On the specification sheets, most similar-size motor graders look much the same. "Length, width, height, weight and horsepower are all very comparable," says Bryan Abernathy, Champion Industries. The real differences can be found in the details.
Motor graders come with many different features, options and attachments. As such, you need to prioritize what is important to your operation.
"Obviously, the contractor needs to know the type of work he will be doing and purchase a motor grader to match his needs," says Keith Lee, research and development, VT LeeBoy, Inc. "A contractor can spend a lot of money on a motor grader that can do things he will never need. Conversely, he can find a low-cost motor grader that won't perform up to his expectations on the jobsite. Both choices may be costly."
Spec to conditions
Autry Grading, Fayetteville, NC, has vast experience tailoring motor graders to meet its jobsite conditions and operators. Its fleet currently includes four Volvo G930s and one G720 model.
"We didn't just buy standard motor graders," says Ken Autry, owner. "We run 13-ft. moldboards instead of the standard 12-ft. moldboards. It just gives us a little more stick out beyond the wheel and the frame." Yet, the setup is not so long that it is difficult to control excess movement on the end of the blade.
The contractor also specifies wider tires to handle the soft, sand conditions. In addition, a short cab includes windows that open in the bottom. "Some of our older operators still want to open the window when they get down to the last pass or two," Autry notes. "When they have a window in front of them, they start losing some of their depth perception. That distorts the grade."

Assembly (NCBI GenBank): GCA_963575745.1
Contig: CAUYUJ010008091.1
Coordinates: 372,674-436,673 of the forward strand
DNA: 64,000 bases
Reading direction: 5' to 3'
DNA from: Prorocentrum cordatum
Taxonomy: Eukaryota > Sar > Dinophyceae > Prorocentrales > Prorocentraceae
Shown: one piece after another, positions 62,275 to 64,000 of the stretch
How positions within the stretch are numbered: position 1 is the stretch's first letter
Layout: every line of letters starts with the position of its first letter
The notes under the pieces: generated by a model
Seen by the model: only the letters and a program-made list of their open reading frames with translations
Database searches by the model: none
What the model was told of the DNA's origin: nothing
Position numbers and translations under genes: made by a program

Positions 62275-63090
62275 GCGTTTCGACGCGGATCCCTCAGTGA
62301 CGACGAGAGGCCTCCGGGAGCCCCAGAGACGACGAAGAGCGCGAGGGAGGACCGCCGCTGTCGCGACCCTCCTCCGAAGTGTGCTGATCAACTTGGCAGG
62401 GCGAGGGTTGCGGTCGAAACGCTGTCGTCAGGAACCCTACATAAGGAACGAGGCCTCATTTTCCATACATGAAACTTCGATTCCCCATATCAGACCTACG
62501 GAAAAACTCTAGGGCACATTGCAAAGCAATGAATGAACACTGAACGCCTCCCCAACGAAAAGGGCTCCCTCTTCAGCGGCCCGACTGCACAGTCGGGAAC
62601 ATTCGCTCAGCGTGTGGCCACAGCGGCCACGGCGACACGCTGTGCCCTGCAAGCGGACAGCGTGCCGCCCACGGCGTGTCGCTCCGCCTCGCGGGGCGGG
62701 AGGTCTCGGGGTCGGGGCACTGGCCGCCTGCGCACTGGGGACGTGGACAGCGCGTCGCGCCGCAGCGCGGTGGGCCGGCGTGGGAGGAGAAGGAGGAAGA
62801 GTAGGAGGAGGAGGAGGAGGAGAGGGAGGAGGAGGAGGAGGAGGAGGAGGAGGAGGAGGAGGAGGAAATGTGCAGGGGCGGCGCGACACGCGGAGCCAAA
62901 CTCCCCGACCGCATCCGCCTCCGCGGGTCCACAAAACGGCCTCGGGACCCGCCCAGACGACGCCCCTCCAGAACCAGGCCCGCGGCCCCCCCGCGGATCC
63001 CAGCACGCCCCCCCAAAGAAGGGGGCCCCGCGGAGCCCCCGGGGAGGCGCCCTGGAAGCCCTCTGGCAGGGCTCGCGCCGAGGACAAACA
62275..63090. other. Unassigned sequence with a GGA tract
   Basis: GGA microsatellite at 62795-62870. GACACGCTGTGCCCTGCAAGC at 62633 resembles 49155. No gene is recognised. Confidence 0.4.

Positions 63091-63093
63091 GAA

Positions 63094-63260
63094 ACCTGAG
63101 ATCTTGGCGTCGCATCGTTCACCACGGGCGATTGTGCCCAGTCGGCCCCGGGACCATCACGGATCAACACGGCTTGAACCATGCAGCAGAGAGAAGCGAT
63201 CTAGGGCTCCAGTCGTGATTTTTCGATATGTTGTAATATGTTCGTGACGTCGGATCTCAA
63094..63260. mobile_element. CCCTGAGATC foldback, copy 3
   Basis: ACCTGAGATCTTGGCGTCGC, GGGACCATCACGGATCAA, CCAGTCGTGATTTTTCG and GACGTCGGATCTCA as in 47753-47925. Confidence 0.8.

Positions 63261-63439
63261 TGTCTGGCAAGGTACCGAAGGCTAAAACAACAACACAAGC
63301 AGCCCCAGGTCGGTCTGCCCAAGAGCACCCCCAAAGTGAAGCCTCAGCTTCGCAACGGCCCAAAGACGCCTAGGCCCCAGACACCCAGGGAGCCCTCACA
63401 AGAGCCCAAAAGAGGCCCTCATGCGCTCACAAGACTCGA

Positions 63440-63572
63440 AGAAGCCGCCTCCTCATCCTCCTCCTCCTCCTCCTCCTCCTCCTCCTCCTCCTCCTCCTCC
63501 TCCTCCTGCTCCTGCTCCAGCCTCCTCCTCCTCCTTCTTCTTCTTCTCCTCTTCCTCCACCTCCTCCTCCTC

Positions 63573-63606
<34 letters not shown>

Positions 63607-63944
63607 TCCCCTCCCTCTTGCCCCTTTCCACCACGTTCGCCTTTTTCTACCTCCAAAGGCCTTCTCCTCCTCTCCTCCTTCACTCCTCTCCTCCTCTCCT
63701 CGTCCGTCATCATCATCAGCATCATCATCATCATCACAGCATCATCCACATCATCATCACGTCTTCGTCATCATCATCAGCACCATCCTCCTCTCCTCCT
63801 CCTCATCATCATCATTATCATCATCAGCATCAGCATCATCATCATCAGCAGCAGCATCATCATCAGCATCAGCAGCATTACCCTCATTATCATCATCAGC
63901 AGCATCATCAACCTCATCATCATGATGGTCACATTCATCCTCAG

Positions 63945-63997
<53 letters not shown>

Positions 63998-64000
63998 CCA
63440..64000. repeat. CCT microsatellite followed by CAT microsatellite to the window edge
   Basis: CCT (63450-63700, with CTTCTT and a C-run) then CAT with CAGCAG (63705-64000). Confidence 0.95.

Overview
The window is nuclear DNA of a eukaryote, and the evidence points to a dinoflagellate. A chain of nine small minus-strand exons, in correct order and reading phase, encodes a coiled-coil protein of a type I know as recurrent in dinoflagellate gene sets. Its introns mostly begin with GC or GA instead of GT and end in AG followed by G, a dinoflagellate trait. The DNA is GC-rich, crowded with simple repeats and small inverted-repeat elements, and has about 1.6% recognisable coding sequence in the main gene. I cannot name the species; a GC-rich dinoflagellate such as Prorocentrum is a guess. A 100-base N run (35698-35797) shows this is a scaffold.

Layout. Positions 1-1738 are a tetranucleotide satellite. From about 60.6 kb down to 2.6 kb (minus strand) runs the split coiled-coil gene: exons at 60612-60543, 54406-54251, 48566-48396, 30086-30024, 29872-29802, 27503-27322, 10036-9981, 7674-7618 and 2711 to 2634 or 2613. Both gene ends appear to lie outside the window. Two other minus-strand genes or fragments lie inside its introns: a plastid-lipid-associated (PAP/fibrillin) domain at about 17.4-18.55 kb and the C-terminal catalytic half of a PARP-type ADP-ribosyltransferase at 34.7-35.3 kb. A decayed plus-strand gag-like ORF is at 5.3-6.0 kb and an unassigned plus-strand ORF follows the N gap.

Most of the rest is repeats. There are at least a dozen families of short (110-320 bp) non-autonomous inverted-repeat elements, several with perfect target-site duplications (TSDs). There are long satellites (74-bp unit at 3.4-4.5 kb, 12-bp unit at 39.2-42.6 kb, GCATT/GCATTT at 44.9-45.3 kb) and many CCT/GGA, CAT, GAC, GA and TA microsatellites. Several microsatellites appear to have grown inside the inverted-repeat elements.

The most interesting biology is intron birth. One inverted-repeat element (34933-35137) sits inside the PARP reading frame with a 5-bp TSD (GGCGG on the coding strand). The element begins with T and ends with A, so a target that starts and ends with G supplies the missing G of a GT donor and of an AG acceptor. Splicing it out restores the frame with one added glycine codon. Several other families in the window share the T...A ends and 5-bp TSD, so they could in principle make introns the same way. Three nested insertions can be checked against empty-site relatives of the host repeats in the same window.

Autry also pays attention to operator comfort. "They have the better seats in them," he says of the graders, "and they all have air conditioning."
Alpine Services, Gaithersburg, MD, is also proficient at spec'ing graders to its needs. The contractor constructs athletic fields across the country for organizations such as the National Football League and the National Hockey League. These confined-space projects require precision and speed. This is where the company's two Champion C80 motor graders and its discontinued Blade-Mor model earn their keep.
The units are equipped with hydrostatic drive. "The hydrostatic transmission is the only way to go. You don't have to stop and shift," says Grove Teates, owner of Alpine Services. "It changes speeds so quickly or you can change direction with just the simple movement of the pedal."
Power and visibility are also important. "We like open cabs so that you can see better," says Teates.
But what Teates values most is the factory support. "Champion was able to tweak everything just to suit us a little better and that helps," he says.
Clearly, selecting a motor grader goes beyond the options available. "The 'feel' of the motor grader is important," Lee says. "Key features such as operator visibility to the surrounding work area, visibility to the blade area, a quiet engine and power and traction all make a difference when it comes to safety and productivity."
Transmit power to the ground
Lugging capability through the use of a high-torque engine can be a desirable trait in a grader. According to Autry, the torque curve of the engines on its Volvo units helps his operators in fine grading applications. The really high torque at low engine speed allows them to keep the ground speed very slow, yet still supplies enough power to pull heavy loads.
Powershift transmissions are also an advantage on most full-size graders. For example, on its 120M through 16M models, Caterpillar uses a direct-drive countershaft transmission with electronically controlled shifting. "The full Electronic Clutch Pressure Control (ECPC) system optimizes inching modulation and smooths shifting between all gears and directional changes," says Wade Porter, marketing supervisor, Caterpillar Motor Grader Product Group. "This provides outstanding control and also extends the life of the transmission by reducing stress on gears."